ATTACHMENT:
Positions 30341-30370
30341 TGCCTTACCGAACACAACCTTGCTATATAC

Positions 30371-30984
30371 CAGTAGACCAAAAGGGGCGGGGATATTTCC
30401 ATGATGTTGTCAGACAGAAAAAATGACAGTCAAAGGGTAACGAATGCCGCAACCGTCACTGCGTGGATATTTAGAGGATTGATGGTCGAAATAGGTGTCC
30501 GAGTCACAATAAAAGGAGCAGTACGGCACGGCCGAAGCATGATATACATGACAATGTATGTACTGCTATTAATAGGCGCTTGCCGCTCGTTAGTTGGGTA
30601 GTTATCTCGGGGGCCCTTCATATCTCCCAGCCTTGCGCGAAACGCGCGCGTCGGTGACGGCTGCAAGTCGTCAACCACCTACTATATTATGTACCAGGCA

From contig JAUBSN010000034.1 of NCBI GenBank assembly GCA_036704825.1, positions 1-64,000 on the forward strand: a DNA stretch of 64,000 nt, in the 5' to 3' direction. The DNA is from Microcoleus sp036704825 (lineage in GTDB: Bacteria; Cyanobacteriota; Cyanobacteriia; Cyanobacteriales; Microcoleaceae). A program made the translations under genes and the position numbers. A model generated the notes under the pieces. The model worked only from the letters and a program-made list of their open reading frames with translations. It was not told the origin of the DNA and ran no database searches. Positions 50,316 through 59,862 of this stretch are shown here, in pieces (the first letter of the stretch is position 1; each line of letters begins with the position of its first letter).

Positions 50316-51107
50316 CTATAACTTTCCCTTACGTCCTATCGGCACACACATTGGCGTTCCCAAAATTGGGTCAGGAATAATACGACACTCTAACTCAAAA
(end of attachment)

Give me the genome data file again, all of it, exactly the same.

Positions 30341-30370
30341 TGCCTTACCGAACACAACCTTGCTATATAC

Positions 30371-30984
30371 CAGTAGACCAAAAGGGGCGGGGATATTTCC
30401 ATGATGTTGTCAGACAGAAAAAATGACAGTCAAAGGGTAACGAATGCCGCAACCGTCACTGCGTGGATATTTAGAGGATTGATGGTCGAAATAGGTGTCC
30501 GAGTCACAATAAAAGGAGCAGTACGGCACGGCCGAAGCATGATATACATGACAATGTATGTACTGCTATTAATAGGCGCTTGCCGCTCGTTAGTTGGGTA
30601 GTTATCTCGGGGGCCCTTCATATCTCCCAGCCTTGCGCGAAACGCGCGCGTCGGTGACGGCTGCAAGTCGTCAACCACCTACTATATTATGTACCAGGCA

From contig JAUBSN010000034.1 of NCBI GenBank assembly GCA_036704825.1, positions 1-64,000 on the forward strand: a DNA stretch of 64,000 nt, in the 5' to 3' direction. The DNA is from Microcoleus sp036704825 (lineage in GTDB: Bacteria; Cyanobacteriota; Cyanobacteriia; Cyanobacteriales; Microcoleaceae). A program made the translations under genes and the position numbers. A model generated the notes under the pieces. The model worked only from the letters and a program-made list of their open reading frames with translations. It was not told the origin of the DNA and ran no database searches. Positions 50,316 through 59,862 of this stretch are shown here, in pieces (the first letter of the stretch is position 1; each line of letters begins with the position of its first letter).

Positions 50316-51107
50316 CTATAACTTTCCCTTACGTCCTATCGGCACACACATTGGCGTTCCCAAAATTGGGTCAGGAATAATACGACACTCTAACTCAAAA